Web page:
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Lessons from Failure: Fiscal Policy, Indulgence and Ideology

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  • Simon Wren-Lewis

    ()
    (Economics Department and Merton College, University of Oxford)

Abstract

Macroeconomic theory clearly suggests that at the zero lower bound, fiscal contraction will reduce output and slow any recovery. Yet in 2010 the focus of fiscal policy in many countries switched from supporting activity to reducing debt, despite the fact that the recovery from recession often appeared weak. While high levels of public debt can explain this switch in some countries, it does not provide a satisfactory account in others. In addition, the possibility of using balanced budget fiscal expansion or tax switches that bring forward spending remain largely unexplored. This paper suggests that policy has been influenced by an opposition to countercyclical fiscal policy which has ideological roots.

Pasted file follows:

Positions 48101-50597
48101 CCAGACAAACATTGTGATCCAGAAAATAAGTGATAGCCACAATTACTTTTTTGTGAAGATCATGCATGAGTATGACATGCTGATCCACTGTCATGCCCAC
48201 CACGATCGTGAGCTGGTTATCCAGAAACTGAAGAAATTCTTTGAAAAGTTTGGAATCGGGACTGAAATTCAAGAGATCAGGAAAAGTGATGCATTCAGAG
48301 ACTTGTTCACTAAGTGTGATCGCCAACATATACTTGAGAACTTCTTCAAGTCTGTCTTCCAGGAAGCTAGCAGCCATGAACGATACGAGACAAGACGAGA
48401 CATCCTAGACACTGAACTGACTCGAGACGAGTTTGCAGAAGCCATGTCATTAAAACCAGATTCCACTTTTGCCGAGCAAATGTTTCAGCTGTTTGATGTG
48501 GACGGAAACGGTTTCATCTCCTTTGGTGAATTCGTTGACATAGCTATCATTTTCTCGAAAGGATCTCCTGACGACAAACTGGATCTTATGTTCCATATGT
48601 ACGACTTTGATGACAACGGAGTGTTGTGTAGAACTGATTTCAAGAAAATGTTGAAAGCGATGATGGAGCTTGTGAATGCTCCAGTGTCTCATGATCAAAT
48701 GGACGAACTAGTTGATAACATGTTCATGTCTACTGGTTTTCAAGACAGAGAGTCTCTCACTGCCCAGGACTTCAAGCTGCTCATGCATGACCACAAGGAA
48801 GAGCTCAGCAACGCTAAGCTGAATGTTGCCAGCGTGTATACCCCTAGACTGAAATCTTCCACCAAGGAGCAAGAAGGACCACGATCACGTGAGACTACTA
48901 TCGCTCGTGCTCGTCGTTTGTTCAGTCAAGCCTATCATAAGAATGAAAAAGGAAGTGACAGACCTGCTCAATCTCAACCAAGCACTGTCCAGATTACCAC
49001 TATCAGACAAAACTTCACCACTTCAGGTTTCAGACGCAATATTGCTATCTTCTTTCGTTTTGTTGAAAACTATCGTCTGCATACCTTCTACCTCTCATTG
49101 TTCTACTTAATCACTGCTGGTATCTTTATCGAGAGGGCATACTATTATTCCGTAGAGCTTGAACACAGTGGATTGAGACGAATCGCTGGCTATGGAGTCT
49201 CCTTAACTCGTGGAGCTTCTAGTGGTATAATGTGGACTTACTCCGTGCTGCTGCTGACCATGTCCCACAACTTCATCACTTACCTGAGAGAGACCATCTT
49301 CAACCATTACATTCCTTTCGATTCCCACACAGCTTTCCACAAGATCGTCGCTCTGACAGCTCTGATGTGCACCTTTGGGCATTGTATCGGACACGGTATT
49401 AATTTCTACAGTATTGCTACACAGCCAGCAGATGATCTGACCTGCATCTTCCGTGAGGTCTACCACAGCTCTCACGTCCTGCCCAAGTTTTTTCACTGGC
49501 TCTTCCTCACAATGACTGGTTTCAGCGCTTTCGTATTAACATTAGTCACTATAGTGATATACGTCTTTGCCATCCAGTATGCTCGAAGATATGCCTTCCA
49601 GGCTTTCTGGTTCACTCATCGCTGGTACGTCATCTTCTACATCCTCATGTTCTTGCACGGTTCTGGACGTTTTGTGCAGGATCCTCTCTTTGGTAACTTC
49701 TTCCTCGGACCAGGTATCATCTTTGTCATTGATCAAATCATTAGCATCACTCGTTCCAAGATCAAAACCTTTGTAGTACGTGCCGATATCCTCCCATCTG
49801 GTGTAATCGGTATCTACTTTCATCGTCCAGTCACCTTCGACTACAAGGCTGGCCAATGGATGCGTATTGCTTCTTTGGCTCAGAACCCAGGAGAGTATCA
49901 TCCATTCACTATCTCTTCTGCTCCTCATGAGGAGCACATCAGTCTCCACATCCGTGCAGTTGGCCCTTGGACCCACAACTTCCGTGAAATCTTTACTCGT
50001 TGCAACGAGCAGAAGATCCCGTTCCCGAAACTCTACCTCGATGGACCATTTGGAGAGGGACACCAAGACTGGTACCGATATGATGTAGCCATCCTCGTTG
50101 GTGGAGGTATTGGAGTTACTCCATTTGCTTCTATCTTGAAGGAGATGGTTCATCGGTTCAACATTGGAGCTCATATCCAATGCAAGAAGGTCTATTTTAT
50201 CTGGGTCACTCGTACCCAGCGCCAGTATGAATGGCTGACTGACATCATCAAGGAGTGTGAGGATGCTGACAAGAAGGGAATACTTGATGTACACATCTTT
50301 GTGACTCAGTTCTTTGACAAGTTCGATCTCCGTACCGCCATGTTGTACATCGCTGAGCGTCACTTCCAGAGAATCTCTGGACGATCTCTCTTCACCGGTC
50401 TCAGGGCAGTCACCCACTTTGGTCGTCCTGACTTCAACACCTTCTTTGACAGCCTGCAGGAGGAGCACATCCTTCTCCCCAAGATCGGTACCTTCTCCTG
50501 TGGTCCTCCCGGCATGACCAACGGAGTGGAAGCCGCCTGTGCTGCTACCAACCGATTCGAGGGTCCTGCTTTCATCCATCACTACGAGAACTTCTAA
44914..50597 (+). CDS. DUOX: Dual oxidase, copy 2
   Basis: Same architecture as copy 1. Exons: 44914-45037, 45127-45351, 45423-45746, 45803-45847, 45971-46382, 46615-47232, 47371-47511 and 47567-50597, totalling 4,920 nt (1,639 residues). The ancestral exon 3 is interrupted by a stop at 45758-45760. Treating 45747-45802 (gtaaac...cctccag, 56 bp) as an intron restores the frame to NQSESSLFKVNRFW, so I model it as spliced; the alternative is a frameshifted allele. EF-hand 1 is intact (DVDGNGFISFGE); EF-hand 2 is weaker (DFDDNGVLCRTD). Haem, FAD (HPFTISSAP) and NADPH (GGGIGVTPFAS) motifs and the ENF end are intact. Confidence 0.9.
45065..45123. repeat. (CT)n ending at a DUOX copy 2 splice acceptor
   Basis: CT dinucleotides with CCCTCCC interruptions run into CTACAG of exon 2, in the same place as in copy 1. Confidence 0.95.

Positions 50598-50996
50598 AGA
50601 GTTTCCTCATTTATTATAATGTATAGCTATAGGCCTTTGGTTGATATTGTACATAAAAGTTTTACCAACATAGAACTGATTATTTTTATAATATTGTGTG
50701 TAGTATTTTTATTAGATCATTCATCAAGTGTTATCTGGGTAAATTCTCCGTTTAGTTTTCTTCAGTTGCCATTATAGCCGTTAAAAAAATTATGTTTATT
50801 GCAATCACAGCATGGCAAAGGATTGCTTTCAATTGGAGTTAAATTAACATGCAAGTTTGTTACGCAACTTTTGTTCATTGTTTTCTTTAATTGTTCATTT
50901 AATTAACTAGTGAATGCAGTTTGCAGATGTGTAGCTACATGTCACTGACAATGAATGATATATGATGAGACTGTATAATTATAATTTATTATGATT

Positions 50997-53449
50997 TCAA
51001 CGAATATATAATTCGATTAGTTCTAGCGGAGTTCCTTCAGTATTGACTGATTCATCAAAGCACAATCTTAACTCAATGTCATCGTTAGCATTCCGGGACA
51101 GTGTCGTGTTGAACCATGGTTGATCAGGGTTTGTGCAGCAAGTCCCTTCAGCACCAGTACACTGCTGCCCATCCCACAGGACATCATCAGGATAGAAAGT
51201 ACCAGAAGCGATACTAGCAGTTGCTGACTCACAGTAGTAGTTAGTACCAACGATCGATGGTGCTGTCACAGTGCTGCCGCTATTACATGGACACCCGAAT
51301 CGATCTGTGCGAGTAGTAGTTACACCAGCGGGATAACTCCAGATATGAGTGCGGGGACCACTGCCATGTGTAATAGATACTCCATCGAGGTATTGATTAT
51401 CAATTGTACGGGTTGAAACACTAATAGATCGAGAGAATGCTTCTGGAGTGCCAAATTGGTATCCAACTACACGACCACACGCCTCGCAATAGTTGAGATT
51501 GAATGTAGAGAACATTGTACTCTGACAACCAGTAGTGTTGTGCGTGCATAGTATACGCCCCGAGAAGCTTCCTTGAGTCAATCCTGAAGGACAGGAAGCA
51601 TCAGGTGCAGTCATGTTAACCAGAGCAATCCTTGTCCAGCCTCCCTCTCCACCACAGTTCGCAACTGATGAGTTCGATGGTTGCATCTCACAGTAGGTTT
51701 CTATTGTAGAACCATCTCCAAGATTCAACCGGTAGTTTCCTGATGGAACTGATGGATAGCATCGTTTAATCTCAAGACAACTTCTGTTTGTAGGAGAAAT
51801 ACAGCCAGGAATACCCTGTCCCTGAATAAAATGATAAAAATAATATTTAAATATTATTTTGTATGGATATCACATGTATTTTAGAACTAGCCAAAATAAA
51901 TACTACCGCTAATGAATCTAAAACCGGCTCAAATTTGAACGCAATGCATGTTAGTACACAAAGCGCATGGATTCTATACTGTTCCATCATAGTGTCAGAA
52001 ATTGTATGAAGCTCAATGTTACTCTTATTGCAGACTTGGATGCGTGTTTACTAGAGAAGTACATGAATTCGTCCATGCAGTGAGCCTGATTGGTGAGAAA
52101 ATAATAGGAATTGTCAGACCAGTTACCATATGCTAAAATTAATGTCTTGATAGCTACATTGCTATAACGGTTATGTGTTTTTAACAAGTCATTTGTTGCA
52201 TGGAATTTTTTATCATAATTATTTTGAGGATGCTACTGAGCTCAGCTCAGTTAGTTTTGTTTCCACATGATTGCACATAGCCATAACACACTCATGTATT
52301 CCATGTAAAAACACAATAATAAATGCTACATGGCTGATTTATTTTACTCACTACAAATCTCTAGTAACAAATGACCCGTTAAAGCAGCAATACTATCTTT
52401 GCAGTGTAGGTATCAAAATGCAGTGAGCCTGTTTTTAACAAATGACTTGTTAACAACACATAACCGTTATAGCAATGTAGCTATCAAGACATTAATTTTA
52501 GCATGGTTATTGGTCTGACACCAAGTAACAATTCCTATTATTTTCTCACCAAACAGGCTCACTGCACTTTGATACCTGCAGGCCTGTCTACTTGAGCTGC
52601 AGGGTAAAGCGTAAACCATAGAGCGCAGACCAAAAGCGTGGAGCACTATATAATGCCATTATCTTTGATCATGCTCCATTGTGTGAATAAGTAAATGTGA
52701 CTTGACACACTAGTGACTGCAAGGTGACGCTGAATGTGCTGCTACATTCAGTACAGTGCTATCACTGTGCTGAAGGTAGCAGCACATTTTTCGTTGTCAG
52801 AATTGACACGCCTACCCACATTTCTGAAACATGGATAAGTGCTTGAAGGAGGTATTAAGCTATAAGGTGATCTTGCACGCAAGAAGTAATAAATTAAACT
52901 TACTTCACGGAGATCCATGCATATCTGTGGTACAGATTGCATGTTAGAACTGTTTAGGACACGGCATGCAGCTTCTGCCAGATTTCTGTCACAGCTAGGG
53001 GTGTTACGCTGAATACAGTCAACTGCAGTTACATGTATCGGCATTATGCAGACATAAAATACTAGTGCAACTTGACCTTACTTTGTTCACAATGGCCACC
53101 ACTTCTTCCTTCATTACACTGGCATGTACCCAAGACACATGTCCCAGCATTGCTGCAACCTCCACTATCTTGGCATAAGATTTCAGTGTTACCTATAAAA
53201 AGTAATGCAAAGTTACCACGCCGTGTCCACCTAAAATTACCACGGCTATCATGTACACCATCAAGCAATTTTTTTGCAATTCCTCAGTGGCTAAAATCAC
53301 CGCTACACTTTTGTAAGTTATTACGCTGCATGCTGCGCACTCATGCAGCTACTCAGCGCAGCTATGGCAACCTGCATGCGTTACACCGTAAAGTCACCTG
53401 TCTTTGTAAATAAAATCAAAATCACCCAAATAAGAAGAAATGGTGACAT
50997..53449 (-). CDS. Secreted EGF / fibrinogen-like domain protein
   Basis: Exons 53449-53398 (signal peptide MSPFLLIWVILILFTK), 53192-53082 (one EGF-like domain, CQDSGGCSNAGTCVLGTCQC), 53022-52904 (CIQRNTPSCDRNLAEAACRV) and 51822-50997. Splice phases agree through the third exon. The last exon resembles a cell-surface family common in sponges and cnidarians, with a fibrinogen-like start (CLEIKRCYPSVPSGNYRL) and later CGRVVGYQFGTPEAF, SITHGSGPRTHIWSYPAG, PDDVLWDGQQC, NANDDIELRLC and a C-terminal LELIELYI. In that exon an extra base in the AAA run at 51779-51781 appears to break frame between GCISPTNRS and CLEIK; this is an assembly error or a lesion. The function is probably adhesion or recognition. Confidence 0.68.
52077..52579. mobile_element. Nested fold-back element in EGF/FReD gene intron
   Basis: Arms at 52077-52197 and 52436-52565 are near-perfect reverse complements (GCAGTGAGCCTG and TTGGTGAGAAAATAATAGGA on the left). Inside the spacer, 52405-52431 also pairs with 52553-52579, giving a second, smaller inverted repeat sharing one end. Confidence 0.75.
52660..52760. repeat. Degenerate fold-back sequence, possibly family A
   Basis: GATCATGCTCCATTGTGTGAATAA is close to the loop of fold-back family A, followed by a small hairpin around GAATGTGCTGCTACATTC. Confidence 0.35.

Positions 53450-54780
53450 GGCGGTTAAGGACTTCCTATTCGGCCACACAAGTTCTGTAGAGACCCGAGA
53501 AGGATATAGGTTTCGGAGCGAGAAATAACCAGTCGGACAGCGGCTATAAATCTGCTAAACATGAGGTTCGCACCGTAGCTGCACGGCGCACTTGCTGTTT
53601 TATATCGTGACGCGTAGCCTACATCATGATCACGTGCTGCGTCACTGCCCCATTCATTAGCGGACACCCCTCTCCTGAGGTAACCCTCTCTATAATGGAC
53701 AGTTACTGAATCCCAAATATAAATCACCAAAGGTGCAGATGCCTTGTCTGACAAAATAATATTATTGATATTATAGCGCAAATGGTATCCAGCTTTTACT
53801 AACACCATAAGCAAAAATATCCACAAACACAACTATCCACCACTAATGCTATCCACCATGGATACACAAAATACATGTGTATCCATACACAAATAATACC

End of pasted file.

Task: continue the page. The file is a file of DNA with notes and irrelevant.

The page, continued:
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Bibliographic Info

Article provided by National Institute of Economic and Social Research in its journal National Institute Economic Review.

Volume (Year): 217 (2011)
Issue (Month): 1 (July)
Pages: R31-R46

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Handle: RePEc:sae:niesru:v:217:y:2011:i:1:p:r31-r46

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Related research

Keywords: Countercyclical fiscal policy; government debt; deficit bias; balanced budget fiscal expansion;

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Cited by:
  1. repec:spo:wpecon:info:hdl:2441/eu4vqp9ompqllr09j0h168m2j is not listed on IDEAS
  2. Cobham, David, 2012. "The past, present and future of central banking," 2007 Annual Meeting, July 29-August 1, 2007, Portland, Oregon TN 2012-50, American Agricultural Economics Association (New Name 2008: Agricultural and Applied Economics Association).
  3. Simon Wren-Lewis, 2011. "Fiscal Councils: The UK Office for Budget Responsibility," CESifo DICE Report, Ifo Institute for Economic Research at the University of Munich, vol. 9(3), pages 50-54, October.
  4. Catherine Mathieu & Henri Sterdyniak, 2013. "Do we need fiscal rules?," Revue de l'OFCE, Presses de Sciences-Po, vol. 0(1), pages 189-233.

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